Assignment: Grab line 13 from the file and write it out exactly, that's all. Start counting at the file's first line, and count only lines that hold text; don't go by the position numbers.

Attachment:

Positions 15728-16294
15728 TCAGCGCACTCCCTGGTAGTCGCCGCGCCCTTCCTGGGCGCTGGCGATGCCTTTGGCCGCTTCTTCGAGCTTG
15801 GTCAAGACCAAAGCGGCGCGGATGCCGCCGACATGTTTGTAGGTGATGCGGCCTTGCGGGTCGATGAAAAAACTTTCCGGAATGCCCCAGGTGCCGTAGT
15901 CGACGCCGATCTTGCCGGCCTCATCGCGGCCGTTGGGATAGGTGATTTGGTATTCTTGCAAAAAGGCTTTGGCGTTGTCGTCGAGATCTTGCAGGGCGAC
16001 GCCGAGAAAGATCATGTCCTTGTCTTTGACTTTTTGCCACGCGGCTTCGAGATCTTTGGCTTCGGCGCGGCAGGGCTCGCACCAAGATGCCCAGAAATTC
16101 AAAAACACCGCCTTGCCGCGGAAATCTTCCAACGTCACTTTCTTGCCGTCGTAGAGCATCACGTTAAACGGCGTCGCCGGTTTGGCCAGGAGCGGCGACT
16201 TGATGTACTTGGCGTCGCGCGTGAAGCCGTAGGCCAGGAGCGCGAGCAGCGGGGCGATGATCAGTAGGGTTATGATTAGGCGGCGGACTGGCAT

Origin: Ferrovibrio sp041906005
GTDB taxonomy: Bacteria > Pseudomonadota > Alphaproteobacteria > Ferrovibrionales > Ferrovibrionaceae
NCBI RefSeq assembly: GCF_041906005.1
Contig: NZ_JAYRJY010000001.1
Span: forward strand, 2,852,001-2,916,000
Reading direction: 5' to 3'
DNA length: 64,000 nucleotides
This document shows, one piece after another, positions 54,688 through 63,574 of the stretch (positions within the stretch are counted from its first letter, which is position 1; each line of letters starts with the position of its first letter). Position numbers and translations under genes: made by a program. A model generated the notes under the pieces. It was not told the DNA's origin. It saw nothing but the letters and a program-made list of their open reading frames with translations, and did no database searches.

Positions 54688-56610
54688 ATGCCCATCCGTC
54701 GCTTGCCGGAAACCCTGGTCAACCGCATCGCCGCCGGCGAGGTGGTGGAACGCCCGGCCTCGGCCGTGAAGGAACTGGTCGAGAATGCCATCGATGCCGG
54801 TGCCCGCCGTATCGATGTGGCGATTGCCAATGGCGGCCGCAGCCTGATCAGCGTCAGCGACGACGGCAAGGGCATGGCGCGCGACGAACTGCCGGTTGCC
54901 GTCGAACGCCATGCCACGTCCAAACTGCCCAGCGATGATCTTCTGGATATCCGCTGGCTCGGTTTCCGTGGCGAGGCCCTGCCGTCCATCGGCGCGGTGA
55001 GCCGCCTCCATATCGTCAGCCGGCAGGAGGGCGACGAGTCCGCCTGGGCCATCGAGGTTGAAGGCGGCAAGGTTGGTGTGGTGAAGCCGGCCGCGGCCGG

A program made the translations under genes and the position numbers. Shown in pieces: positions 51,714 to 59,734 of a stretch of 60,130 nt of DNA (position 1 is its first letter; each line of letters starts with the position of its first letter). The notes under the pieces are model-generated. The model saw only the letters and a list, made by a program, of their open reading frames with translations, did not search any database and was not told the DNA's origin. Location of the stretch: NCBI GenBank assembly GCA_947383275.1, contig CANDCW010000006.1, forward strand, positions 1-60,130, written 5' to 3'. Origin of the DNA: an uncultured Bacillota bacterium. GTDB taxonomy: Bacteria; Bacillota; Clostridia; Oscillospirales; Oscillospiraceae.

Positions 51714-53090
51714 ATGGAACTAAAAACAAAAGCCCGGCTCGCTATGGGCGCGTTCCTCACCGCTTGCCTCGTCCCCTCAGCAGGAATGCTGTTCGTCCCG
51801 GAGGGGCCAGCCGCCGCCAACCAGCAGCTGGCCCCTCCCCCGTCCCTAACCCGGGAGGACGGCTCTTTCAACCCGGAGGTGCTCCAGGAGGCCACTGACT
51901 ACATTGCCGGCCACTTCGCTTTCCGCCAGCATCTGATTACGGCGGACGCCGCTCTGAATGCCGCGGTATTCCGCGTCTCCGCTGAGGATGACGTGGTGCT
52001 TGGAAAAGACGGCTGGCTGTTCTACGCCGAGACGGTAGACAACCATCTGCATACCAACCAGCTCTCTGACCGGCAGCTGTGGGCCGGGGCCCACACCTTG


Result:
Reading direction: 5' to 3'